I’d imagine there are similar challenges on the TV series Nashville, where you have different roles – executive music producer, songwriter…

Right. I participate in the songwriting, but then there’s my other job as executive music producer. I’m involved in the song selection for the series and then I produce the studio recordings as well. But I always want the best song to win. So I’ve pitched songs of mine without telling anyone that I wrote them. I’ve also voted against my own songs!

How is songwriting for the show different from just writing a song for an album? Especially something like the Gunnar & Scarlett song “All Of Me”?

Well, something like that is written specifically with a very clear brief for a certain situation, a certain scene. I get scripts before they shoot and I know what they’re looking for.

With that specific song, before the season started, we had a writing camp out in L.A., with a bunch of songwriters that the publishing company called Razor & Tie brought to the home of our music supervisor, Frankie Pine. The showrunners, Ed Zwick and Marshall Herskovitz, were there and they just talked to everyone about the kind of feeling they wanted to get from these songs. Then we all broke off into little songwriting groups and we wrote one song in the morning and one song in the afternoon. Then we had dinner and sat by the pool where everyone played their songs for each other. “All of Me” came from that day. I wrote it with Phillip Larue and Lindy Robbins and it ended up in four or five episodes.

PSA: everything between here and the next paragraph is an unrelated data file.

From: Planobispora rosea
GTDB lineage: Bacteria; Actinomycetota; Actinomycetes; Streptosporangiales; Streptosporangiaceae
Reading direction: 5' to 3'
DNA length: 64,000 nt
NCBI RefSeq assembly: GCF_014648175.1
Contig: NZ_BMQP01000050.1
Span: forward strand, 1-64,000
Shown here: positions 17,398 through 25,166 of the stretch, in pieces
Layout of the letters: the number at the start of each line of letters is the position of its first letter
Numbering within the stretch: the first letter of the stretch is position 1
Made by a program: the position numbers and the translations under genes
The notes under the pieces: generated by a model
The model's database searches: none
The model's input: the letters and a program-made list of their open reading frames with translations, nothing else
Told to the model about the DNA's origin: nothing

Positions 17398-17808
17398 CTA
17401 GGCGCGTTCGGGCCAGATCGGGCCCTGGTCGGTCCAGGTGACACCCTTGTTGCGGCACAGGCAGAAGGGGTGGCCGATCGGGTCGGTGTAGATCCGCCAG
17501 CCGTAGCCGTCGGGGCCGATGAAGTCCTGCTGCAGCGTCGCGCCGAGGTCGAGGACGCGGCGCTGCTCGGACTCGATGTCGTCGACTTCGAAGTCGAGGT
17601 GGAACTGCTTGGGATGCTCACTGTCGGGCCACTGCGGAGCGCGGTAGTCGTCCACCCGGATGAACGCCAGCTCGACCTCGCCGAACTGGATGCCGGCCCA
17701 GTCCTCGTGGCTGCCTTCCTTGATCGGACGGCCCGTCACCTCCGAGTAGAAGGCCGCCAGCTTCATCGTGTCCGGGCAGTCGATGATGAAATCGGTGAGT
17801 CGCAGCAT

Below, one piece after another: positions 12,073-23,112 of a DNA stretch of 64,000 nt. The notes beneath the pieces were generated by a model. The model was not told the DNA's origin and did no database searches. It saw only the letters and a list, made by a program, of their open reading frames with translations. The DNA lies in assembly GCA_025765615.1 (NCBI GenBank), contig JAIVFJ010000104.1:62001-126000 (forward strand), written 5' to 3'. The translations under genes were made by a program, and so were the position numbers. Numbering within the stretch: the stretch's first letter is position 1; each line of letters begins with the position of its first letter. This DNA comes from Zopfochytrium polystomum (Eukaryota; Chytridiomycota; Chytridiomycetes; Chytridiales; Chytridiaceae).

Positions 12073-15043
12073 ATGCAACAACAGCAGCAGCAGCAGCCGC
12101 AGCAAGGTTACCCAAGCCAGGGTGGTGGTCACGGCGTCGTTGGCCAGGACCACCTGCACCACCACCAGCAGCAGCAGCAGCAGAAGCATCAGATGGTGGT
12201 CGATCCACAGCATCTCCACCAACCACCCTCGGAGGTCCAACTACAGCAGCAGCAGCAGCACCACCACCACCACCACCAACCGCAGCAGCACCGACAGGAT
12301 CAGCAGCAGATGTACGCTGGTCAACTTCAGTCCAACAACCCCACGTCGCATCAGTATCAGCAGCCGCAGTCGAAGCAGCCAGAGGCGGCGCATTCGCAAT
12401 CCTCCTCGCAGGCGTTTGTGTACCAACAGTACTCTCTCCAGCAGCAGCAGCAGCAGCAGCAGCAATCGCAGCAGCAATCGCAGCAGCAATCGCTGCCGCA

There are two versions for every song – one that’s in the show, which might just be a scene with a guitar. It might be a club gig but then it also goes to iTunes as a soundtrack. So after I get the cast in there to sing the vocals, we’ll have a full song. Then I’ve got to edit it down to however long the use is in the show. So you might see (on the show) 45 seconds with a guitar and then on the day the episode airs, it comes out in iTunes as a fully produced, full-length song.

Scarlett and Gunnar (Clare Bowen and Sam Palladio), “All of Me”

 

 

Once the songs are written – is producing and mixing them for the show also different from what you’d do for an album?

Sure. When we record the music for Nashville, we record the vocals with no compression, because we need to be able to create whatever dynamic range works best when you watch a show [as opposed to listening to an album]. The dynamic range is different. You can really embrace compression on a record, but when you see it on the screen, something in your brain says, “That doesn’t seem right.” So I need to make the music work for a completely natural, intimate environment, or a live show situation, and then also for the soundtrack. One way, we’re supposed to believe it’s coming out of a speaker, one way we’re supposed to believe it has no speaker and it’s coming in the room, and the other one is it’s coming off a record. And a lot of times, it’s the same recorded audio. So, I use the Waves MV2 compressor on vocals all the time because there’s so much low level that you can get it up without it sounding compressed. I like how it brings things up. Sometimes I won’t even use the compressing part; I’ll just use the upward. So instead of controlling the loud stuff, it pulls up the soft stuff.